City Creek Nature Notes – Salt Lake City

November 13, 2016

November 13th

How Nature Goes to Sleep

2:00 p.m. Last Friday was the sixth or seventh in a series of clear fall, warm days. During an afternoon jog, there were many unusual insects on or crossing the road, and at mile 0.6, there was a small golden iridescent beetle. It was a Golden Tortoise beetle (Charidotella sexpunctata). At mile 0.4, a yellow lady bug with large black spots on its back, landed on my hand. It was a Squash lady beetle (Epilachna borealis). At mile 0.3, there was what appears to be a Common stonefly (Zapada cinctipes) with its long forked tails, but the colors its abdomen are wrong: the segments are divided by white stripes. A sole European paper wasp flies by.

It is a month since the first day of Fall (Sept. 22nd). In the Fall, nature is going to sleep for the winter. Before visiting the canyon on a daily basis, I used to be wrapped up in the work day and did not notice the subtleties in the change of seasons. I thought the progression from Fall to Winter to be abrupt; it is an overnight affair that comes with the first deep snow. Now, having been in the canyon everyday this season, I see a longer pattern that is driven by the rate of change in the length of the day and astronomy of the Earth’s orbit.

At the equinox, the rate of change of the length of day is at its highest; the length of days decrease by at most four minutes per day. That initial rate of change causes a shock to the atmosphere and results in early Fall storms, and trees in the canyon respond by dropping their leaves. Storms come followed by a period of warm weather, and the insects not killed by initial cold storms respond by migrating to some new location to search for the less available food or to seek a new location in which to hibernate over the winter. The length of these warm periods lengthen as the rate of change in the length of the day decreases, although the absolute length of the day continues to decline. The few remaining insects rebound, but then their numbers are reduced to a lower absolute level by the next storm. This Fall cycle where storms are followed by longer periods of warm weather, continue until some tipping point is reached as the absolute length of the day fails to hold back the first frost and-or the first snowfall. The length of the day continues to decline until the first day of winter near Christmas.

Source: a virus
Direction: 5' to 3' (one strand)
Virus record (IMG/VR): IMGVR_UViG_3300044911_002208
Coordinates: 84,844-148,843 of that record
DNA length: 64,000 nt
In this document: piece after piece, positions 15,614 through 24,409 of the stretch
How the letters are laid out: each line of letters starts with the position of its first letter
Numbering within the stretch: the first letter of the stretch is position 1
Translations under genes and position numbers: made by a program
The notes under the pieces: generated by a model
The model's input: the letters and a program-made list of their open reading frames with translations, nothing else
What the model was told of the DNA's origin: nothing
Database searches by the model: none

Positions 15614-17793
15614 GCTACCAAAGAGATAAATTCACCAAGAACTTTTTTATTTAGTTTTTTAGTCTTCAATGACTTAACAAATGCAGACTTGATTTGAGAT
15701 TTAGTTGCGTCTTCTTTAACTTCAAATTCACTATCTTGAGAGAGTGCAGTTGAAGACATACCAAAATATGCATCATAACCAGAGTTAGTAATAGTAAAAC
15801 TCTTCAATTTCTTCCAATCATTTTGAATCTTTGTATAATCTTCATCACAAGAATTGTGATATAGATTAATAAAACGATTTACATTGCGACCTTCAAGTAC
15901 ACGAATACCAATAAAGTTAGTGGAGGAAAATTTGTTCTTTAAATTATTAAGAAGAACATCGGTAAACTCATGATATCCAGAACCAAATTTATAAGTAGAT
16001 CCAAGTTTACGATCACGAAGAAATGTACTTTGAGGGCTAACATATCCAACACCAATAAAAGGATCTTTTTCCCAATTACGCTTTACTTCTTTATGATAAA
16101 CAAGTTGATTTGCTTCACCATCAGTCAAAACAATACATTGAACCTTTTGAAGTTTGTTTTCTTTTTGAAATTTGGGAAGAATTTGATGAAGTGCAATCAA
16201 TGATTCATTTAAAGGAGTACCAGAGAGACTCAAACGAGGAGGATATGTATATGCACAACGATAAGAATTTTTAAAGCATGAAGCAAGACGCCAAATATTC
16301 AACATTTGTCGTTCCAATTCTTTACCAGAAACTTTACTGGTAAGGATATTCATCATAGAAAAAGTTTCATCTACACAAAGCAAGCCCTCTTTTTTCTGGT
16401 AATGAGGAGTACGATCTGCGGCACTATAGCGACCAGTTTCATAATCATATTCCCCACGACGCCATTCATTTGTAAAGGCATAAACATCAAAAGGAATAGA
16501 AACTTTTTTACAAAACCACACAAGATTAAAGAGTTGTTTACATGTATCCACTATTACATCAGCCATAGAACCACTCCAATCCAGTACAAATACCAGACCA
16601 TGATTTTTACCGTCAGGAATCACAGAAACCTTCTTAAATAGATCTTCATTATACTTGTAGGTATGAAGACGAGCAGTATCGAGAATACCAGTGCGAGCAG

The result of this cycle are days like last Friday, where unusual insect refugees are found on or along the road. In the summer, they are hidden by dense foliage, and although they are more numerous in the summer, they do not have to travel far for food. Now, the survivors chance leaving the protection of the leaves and venture far for food, and they are more easily seen. Some fail and lay flaying on the road. Several unidentified spiders were seen on the road, and they take advantage of this late season bounty.

Nature goes to sleep like an insomniac. It does not go to sleep abruptly. In the Fall, nature tries with the first heavy storms to fall asleep at once, then partially reawakens, and tries again for slumber. It repeats this cycle until true winter overtakes it, and forces it to rest.

Humans, even those of the modern post-industrial world, are part of this astronomical cycle: we celebrate our holidays in response to the change in the length of days at cross-quarter days. Today, it is about a week past the cross-quarter day of the Fall – Halloween or All Saints Day, and the rate of change in the length of days has reduced to about one minute per day. Seasons are about ninety days long and cross-quarter days occur about forty-five days after the start of the season or forty-five days before the end of a season. The other lessor holidays occur that occur near cross-quarter days are Groundhog Day in the winter, May Day in the spring, and Labor Day in summer. Major holidays are near the solstices and equinoxes when the rate of change in the length of the day is at its greatest.

In his “Journal” on November 13, 1851, Thoreau observes that after a snowfall, crickets and mosquitoes can no longer be found.

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